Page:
The eclectic decor mixes antique furnishings with the latest contemporary styles from Mossa Center, combined with walls glowing with the rich colors of acrylic and oil paintings, as well as many water colors, all the work of St. Louis artists.
The Riven/Goldman menage has been restoring the stately home over the last 15 years, a project they began two years after they purchased the house. They had lived there only a year when the opportunity came for Goldman to take a sabbatical at Columbia University in New York. The family sublet their house, and, on their return, began in earnest its restoration.
As they explained it, a wall of kitchen cabinets had been painted and their glass panels obscured with wallpaper. To their amazement and pleasure, after stripping the paint and the appliqued wallpaper from the front, they found pine wood, glass-fronted cabinets. They restored them to their original beauty, along with an oak counter top rubbed to a rich glow over new white metal storage cabinets.
Even on an overcast day, the white-painted kitchen is alive with natural light. Two big windows look out over a brick patio and gardens that include a playhouse/gym on stilts and two basketball nets, both at the back of the yard.
On the southern wall between the two modern windows are the counter-top burners and in-the-wall ovens. A breakfast area is on the west side of the room, where French doors overlook the brick patio.
This old house has seen lots of living. The revitalization included uncovering sliding pocket doors between the living room and dining room, and between the music room and the hall, then stripping them of paint to recover the fine veneer (cherry and oak) underneath.
Creative utilization of space involved putting the stereo system and its accompanying discs, tapes and records under the stairwell in the house’s center, then running the wires across the basement ceiling to the speakers in the living room – for all the pleasure of good recordings without the clutter.
Clean-cut and crisp interior design starts with pewter-gray wallpaper on the wainscoting, off-white, pearly-hued, textured paper on the top of the walls to the white ceiling, and white-painted wood moldings.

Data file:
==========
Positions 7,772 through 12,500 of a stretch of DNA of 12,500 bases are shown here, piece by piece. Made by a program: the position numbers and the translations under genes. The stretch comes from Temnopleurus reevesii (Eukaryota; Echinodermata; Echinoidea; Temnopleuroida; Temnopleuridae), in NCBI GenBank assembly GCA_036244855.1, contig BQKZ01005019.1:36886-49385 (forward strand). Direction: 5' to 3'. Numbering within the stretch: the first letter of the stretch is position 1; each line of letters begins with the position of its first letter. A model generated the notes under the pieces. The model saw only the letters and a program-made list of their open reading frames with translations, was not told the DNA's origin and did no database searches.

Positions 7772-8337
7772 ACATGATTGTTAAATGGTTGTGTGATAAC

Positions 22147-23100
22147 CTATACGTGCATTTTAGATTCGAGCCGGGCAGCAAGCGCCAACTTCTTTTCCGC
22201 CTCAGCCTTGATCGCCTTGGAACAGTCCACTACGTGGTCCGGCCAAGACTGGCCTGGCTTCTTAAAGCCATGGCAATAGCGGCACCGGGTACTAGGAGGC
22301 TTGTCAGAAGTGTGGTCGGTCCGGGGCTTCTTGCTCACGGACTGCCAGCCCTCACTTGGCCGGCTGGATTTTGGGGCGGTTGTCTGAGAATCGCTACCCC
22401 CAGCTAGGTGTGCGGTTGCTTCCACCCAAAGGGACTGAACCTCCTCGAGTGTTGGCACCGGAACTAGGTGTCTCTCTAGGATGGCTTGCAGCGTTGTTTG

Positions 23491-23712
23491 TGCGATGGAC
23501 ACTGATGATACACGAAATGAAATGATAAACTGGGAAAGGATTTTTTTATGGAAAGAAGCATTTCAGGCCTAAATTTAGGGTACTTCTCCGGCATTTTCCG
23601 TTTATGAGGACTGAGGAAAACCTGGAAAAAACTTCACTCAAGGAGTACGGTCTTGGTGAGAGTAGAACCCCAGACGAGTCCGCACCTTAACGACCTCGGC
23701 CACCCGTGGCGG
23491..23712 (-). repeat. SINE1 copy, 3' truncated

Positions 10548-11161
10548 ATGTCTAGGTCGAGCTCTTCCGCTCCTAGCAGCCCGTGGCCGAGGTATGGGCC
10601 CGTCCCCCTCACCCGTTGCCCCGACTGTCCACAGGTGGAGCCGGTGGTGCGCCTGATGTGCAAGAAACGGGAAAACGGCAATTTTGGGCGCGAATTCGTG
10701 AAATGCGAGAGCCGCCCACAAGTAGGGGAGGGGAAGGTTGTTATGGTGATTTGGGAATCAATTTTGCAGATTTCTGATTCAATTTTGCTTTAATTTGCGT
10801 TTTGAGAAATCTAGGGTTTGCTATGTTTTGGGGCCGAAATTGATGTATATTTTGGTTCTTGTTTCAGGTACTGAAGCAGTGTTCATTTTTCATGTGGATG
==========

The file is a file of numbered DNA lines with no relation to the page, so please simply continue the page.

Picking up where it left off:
Facing each other across an Oriental rug are two cubes of modern lounge chairs and matching sofa in a subtle print of gray, blue and lilac upholstery fabric. A large square coffee table of nubby glass and chrome metal dominates the room. These pieces came from Mossa. But a bentwood rocker in pine is a grace note in the stark design of the other furniture pieces.
Behind the sofa is a corner hanging wall cabinet from 1820 of pecan wood, curving front and brass key lock intact. Flanking the fireplace with its 1930s mantel and 1990s slate, brass and glass fire screen is a small wooden table inlaid with satinwood, in keeping with the architecture of the original home.
The ceramic shark on the mantel, teamed with a copper tankard and a pewter pitcher, is by Sam Goldman, 14, a student at Whitfield Academy. The large ceramic sculpture of spiraled stacks of glazed triangles is by Josh Goldman, 18, a senior at John Burroughs.
Through the archway between living room and dining room, one sees a handsome beamed ceiling painted white. The gray and white motif of the downstairs continues in white polka-dotted wallpaper, a witty touch in a room of classical elegance. There’s a Sheraton buffet table, its characteristic serpentine front glowing with polish well rubbed, and a Sheraton table with curved edges ornamented with a satinwood band and double pedestal supports with brass-tipped clawed feet.
In the hallway is a graceful, round, drop-leaf table bearing a pewter lamp Riven found in the “Shop to Your Art’s Content” boutique in COCA, a name Goldman submitted anonymously for the boutique in a contest COCA ran. (He won, but didn’t get the prize because he is Riven’s husband.) The rich, dark-red area rug, patterned in blue, gray and green, is a Kelim the couple found in Santa Fe.
What stands out in this home is the strong artwork on all the walls that the Riven/Goldmans have been collecting. Most is the work of St. Louis artists, such as Peter Marcus, Ken Anderson, Michael Eastman, Phyllis Plattner, Dorothy Dubinsky (who founded COCA) and Stewart Halperin.
The music room is a particularly happy place, its upright Steinway piano anchoring a wall of bookcases with both books and tapes, its mantelpiece holding a banjo.